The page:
95. ^ "Demoscope Weekly – Annex. Statistical indicators reference". demoscope.ru. Archived from the original on 24 March 2022. Retrieved 9 February 2015.
  96. ^ "Таблиця: 19A050501_02_014. Розподіл населення за рідною мовою, Донецька область (1,2,3,4)". database.ukrcensus.gov.ua. Archived from the original on 21 April 2022. Retrieved 19 April 2022.
  97. ^ a b Дмитрий Янатьев: Мариинская церковь. Archived 20 April 2011 at the Wayback Machine old-mariupol.com.ua.
  98. ^ a b Николай РУДЕНКО: Судьба святыни мариупольских греков. Archived 11 June 2022 at the Wayback Machine old-mariupol.com.ua.
  99. ^ Церковь св. Марии Магдалины. Archived 10 April 2018 at the Wayback Machine mrpl.city.
  100. ^ Две жизни храма Святой Марии Магдалины. Archived 5 June 2022 at the Wayback Machine localtravel.com.ua.
  101. ^ D. Janatjew (Д. Янатьев): Церковь Марии Магдалины. Archived 2 December 2016 at the Wayback Machine old-mariupol.com.ua.
  102. ^ Lew Yarutsky (Лев Давидович Яруцкий): Мариупольские храмы вчера и сегодня (churches of Mariupol), Коллектив, предприятие «Мариупол. инж. центр экон. и социал. развития», Мариуполь 1991
  103. ^ Lew Yarutsky (Лев Давидович Яруцкий): Мариупольская старина (history of Mariupol), Коллектив, предприятие «Мариупол. инж. центр экон. и социал. развития», Мариуполь 1991
  104. ^ a b Сергей БУРОВ: Для постройки какого храма юный Архип принимал кирпичи? Archived 21 June 2021 at the Wayback Machine old-mariupol.com.ua
  105. ^ a b ЧЕТВЕРТЫЙ ДЕНЬ ЭКСКУРСИИ – 25 МАРТА Archived 22 April 2022 at the Wayback Machine old-mariupol.com.ua
  106. ^ a b 5 безповоротно загублених храмів Маріуполя. Archived 25 March 2022 at the Wayback Machine mistomariupol.com.ua.
  107. ^ a b Эдуард ВОРОБЬЕВ: Храм – от рождения до распятия. Archived 13 April 2014 at the Wayback Machine old-mariupol.com.ua.
  108. ^ Colville-Andersen, Mikael (7 March 2022). "The Architecture of Mariupol — and the legacy of Viktor Nielsen". Archived from the original on 7 March 2022. Retrieved 24 June 2022.
  109. ^ Lew Yarutsky (Лев Давидович Яруцкий): Мариупольские храмы вчера и сегодня (Churches of Mariupol), Коллектив, предприятие «Мариупол. инж. центр экон. и социал. развития», Мариуполь 1991
  110. ^ Lew Yarutsky (Лев Давидович Яруцкий): Мариупольская старина (History of Mariupol), Коллектив, предприятие «Мариупол. инж. центр экон. и социал. развития», Мариуполь 1991
  111. ^ "Church of St. Mary Magdalene". mrpl.city. Archived from the original on 10 April 2018. Retrieved 20 March 2022.
  112. ^ "Excavations of the entrance to the dungeon have started in Mariupol". Unian. Archived from the original on 28 May 2022. Retrieved 20 March 2022.
  113. ^ Lew Yarutsky (Лев Давидович Яруцкий): Мариупольские храмы вчера и сегодня (english: churches of mariupol, yesterday and today), Коллектив, предприятие «Мариупол. инж. центр экон. и социал. развития», Мариуполь 1991
  114. ^ Lew Yarutsky (Лев Давидович Яруцкий): Мариупольская старина (english: history of mariupol), Коллектив, предприятие «Мариупол. инж. центр экон. и социал. развития», Мариуполь 1991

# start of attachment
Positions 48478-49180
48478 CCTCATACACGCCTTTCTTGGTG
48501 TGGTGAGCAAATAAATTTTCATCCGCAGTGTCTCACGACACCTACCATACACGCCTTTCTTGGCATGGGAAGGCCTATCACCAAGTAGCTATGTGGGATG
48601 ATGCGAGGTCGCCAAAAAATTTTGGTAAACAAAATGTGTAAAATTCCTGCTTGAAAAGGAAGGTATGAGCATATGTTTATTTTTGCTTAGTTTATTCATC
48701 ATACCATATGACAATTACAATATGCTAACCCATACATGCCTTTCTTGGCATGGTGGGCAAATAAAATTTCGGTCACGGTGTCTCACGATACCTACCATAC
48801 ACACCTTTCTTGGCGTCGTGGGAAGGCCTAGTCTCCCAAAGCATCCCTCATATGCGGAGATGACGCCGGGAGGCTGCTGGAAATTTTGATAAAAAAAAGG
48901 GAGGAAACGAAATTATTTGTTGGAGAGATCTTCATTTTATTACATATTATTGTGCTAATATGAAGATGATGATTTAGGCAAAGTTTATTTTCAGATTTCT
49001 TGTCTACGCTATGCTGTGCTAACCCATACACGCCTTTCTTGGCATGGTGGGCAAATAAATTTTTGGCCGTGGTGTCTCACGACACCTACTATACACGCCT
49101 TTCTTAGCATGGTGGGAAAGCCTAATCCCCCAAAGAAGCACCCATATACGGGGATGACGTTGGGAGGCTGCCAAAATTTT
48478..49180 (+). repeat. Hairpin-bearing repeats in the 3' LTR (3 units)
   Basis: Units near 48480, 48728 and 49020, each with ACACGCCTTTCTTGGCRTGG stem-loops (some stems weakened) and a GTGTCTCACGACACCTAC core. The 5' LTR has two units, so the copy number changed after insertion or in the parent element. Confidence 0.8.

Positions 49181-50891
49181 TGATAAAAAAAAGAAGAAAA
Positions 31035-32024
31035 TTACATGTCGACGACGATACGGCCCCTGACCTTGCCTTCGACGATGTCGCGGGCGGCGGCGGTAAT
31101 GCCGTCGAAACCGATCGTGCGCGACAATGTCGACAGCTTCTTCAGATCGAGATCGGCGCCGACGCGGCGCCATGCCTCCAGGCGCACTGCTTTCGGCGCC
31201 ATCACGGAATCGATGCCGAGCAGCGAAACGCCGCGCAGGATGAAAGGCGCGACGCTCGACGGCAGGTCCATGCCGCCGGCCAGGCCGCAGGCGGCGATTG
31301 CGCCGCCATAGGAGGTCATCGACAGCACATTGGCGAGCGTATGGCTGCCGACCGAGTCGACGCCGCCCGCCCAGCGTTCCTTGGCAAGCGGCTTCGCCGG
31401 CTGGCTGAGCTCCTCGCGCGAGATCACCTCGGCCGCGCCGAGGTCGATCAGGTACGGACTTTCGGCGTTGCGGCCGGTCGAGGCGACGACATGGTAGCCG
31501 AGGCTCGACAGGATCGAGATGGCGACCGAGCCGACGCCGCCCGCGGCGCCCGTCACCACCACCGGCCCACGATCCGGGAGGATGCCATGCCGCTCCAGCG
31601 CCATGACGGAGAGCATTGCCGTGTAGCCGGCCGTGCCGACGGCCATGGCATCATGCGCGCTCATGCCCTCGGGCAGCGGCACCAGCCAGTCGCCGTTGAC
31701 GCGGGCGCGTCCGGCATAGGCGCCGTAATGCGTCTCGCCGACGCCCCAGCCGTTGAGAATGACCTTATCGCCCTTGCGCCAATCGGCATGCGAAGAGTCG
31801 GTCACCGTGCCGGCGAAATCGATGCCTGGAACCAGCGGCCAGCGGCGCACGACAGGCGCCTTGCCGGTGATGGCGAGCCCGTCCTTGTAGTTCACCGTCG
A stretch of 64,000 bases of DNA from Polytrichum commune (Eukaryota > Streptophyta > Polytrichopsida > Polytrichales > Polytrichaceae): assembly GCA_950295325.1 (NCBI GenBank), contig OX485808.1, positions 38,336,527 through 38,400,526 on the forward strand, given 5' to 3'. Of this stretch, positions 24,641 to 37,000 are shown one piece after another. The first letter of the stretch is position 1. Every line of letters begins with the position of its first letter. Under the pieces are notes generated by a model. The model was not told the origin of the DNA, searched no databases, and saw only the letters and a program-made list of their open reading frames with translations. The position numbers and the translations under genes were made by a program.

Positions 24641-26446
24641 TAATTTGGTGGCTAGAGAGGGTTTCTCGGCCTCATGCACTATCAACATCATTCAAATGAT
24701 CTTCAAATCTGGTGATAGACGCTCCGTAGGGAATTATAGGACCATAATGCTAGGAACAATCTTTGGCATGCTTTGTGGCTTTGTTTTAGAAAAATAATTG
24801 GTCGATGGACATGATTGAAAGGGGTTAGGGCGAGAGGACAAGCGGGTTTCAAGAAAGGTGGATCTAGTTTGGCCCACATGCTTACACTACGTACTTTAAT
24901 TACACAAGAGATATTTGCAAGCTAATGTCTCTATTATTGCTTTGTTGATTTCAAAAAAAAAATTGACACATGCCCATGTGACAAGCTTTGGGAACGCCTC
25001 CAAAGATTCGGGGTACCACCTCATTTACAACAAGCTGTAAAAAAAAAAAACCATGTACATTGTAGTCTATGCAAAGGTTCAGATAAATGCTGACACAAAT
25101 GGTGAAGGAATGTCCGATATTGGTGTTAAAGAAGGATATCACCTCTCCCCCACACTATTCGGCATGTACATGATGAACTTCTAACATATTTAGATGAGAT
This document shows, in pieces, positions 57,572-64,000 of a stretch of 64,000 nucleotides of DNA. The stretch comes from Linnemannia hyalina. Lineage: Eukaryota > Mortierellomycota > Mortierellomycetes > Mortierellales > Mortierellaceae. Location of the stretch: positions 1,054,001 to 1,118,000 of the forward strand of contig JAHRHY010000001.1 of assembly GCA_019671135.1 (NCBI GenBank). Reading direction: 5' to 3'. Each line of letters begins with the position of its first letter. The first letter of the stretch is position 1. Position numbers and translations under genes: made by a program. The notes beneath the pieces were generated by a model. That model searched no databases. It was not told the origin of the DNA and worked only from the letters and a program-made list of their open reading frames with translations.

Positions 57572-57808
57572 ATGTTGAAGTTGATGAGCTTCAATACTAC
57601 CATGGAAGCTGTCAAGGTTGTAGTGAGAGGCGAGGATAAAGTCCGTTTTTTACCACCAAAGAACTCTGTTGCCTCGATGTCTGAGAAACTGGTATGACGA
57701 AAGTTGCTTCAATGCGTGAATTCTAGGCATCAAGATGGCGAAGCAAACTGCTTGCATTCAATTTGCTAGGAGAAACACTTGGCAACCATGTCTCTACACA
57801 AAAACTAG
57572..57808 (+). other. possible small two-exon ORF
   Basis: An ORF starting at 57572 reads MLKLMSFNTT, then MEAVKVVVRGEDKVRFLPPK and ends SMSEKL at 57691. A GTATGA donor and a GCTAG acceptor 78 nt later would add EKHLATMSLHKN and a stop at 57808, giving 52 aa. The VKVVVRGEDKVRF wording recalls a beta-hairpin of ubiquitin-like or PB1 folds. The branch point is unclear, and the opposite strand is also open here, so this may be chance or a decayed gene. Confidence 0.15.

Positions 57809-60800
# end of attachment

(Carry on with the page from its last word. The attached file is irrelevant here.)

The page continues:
115. ^ "CatholicSaints.Info » Blog Archive » Saint Charalampias". Archived from the original on 3 September 2023. Retrieved 25 November 2022.
  116. ^ " СОБОР СВЯТОГО ХАРЛАМПИЯ". Archived from the original on 1 June 2022. Retrieved 24 June 2022.
  117. ^ "Шукач | Намоленное место Мариуполя. Харлампиевский собор (новый) на Базарной площади (разрушен)". www.shukach.com. Archived from the original on 4 June 2022. Retrieved 24 June 2022.
  118. ^ a b "City's Economy in H1 2009" (in Russian). Mariupol City Council home page. Archived from the original on 20 February 2009. Retrieved 25 August 2009.
  119. ^ "City's Economy in 2006" (in Russian). Mariupol City Council home page. Archived from the original on 18 February 2009. Retrieved 12 January 2009.
  120. ^ "City's Economy in 2007" (in Russian). Mariupol City Council home page. Archived from the original on 18 February 2009. Retrieved 12 January 2009.
  121. ^ "City's Economy in 2008" (in Russian). Mariupol City Council home page. Archived from the original on 18 February 2009. Retrieved 9 July 2009.
  122. ^ Grinevetsky, Sergei R.; Zonn, Igor S.; Zhiltsov, Sergei S.; Kosarev, Aleksey N.; Kostianoy, Andrey G. (30 September 2014). The Black Sea Encyclopedia. Springer. p. 516. ISBN 978-3-642-55227-4. Archived from the original on 3 September 2023. Retrieved 12 July 2022.
  123. ^ "Ukraine: Mariupol city council claims Russia destroys crowded theater — live updates". Deutsche Welle. 16 March 2022. Archived from the original on 16 March 2022. Retrieved 16 March 2022.
  124. ^ "MRPL CITY 2019". CONCERT.ua. Archived from the original on 12 August 2020. Retrieved 25 September 2019.
  125. ^ "MRPL City Festival / 9-11 августа, Мариуполь". mrplcityfestival.com. Archived from the original on 14 August 2019. Retrieved 25 September 2019.
  126. ^ "STARTUP ГОГОЛЬFEST". Гогольфест – Маріуполь (in Russian). Archived from the original on 24 March 2022. Retrieved 25 September 2019.
  127. ^ "Mariupol 'destroyed completely', says Zelensky". Hindustan Times. 6 May 2022. Archived from the original on 10 May 2022. Retrieved 2 June 2022.
  128. ^ "1980 Olympic Gold Medalist Oleksandr Sydorenko Dies from COVID-19". SwimSwam. 11 March 2022. Archived from the original on 13 March 2022. Retrieved 28 March 2022.
  129. ^ Свабода, Радыё (5 December 2007). "Імёны Свабоды: Сяргей Войчанка (The Names of Freedom: Sergey Voychenko) (5.11.1955— 9.12.2004) (in Belarusian)". Радыё Свабода. Archived from the original on 1 May 2020. Retrieved 19 April 2022.
  130. ^ "Russian Towns Get Ukrainian 'Twins' in PR Drive, Political Deflection Tactic". 8 July 2022. Archived from the original on 31 July 2023. Retrieved 20 December 2022.
  131. ^ ""Murderers, you bombed it": a schoolgirl was detained in St. Petersburg for writing on an installation about Mariupol". Archived from the original on 7 April 2023. Retrieved 20 December 2022.

In English

In Ukrainian